three-peapodsThe answer, of course, is both.

Over the past couple years, I’ve found that the single-best indicator of a sales rep’s likelihood of success with a new company is the results from their personality and attribute tests. Past experience isn’t always relevant. Hitting your number in a different industry (or a sales era where the rules and tools were different) doesn’t necessarily predict future success. Similarly, fitting in with one company’s culture doesn’t mean they’ll be a fit in yours.

That said, certain sales attributes tend to work across genres and cultures, regardless of past sales experience. Tenacity, rational optimism, discipline, collaboration tendencies -- these skills can be trained, but some salespeople are just born with it. And on the other hand, some potential sales reps don’t have it, and it’s against their DNA to develop it.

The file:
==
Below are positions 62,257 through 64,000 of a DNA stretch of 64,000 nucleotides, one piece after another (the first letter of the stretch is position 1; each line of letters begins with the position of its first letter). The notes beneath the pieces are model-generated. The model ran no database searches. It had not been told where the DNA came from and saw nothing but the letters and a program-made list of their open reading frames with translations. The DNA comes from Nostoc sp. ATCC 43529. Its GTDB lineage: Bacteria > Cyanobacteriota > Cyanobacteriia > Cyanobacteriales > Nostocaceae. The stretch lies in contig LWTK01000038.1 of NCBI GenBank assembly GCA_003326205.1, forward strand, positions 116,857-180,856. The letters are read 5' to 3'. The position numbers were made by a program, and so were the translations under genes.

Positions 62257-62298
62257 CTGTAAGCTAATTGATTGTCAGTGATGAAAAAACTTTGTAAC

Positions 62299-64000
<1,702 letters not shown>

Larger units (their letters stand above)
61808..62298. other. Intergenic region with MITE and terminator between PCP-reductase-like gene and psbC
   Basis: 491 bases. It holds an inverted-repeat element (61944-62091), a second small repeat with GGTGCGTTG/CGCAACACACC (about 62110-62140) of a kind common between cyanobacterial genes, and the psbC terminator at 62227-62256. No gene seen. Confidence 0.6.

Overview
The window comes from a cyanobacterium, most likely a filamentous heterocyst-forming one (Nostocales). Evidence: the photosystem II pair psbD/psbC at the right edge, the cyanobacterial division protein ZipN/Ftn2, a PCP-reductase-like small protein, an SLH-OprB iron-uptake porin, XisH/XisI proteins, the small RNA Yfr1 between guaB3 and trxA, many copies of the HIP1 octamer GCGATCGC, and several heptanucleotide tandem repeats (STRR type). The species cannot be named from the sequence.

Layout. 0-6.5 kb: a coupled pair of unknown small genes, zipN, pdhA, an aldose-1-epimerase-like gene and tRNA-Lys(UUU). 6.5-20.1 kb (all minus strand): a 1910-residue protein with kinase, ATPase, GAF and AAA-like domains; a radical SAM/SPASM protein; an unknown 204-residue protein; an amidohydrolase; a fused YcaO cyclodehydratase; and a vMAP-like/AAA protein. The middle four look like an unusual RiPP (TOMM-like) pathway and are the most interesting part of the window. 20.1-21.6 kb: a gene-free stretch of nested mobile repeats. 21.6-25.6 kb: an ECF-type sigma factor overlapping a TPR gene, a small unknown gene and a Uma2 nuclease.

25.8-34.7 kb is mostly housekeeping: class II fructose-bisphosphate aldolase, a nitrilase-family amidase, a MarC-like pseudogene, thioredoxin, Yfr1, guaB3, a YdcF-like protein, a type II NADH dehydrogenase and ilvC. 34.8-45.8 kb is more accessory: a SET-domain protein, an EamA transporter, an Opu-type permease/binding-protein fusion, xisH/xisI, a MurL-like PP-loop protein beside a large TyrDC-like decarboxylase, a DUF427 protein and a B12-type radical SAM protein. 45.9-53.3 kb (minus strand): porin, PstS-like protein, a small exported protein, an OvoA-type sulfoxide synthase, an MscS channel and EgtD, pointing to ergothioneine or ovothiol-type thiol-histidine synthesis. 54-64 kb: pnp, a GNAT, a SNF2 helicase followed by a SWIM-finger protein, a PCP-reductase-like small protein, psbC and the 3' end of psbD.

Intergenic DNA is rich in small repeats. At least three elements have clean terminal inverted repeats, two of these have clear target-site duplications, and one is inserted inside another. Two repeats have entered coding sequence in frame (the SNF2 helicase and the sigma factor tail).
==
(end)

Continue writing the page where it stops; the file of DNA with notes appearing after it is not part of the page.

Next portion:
Sales skills can be trained. Sales process, tool usage, how to listen for buying signals -- these skills can all be developed. And this very clearly isn’t a pitch to devalue the importance of sales training in growing the skill set and success rate of your entire sales force.

But certain skills that form the foundation of success for great salespeople are more inherent to their personalities, something they are going to bring to the table and your sales floor no matter how you train them.

Great salespeople can be made, but I think the consistently successful reps were born with the attributes that help make them great.

If your hiring process doesn’t yet account for this, you have some work to do.

What's your take on the subject? Are great salespeople born, made, or a little bit of both?

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Originally published Jul 21, 2014 6:00:00 AM, updated July 28 2017

Topics:

Sales Coaching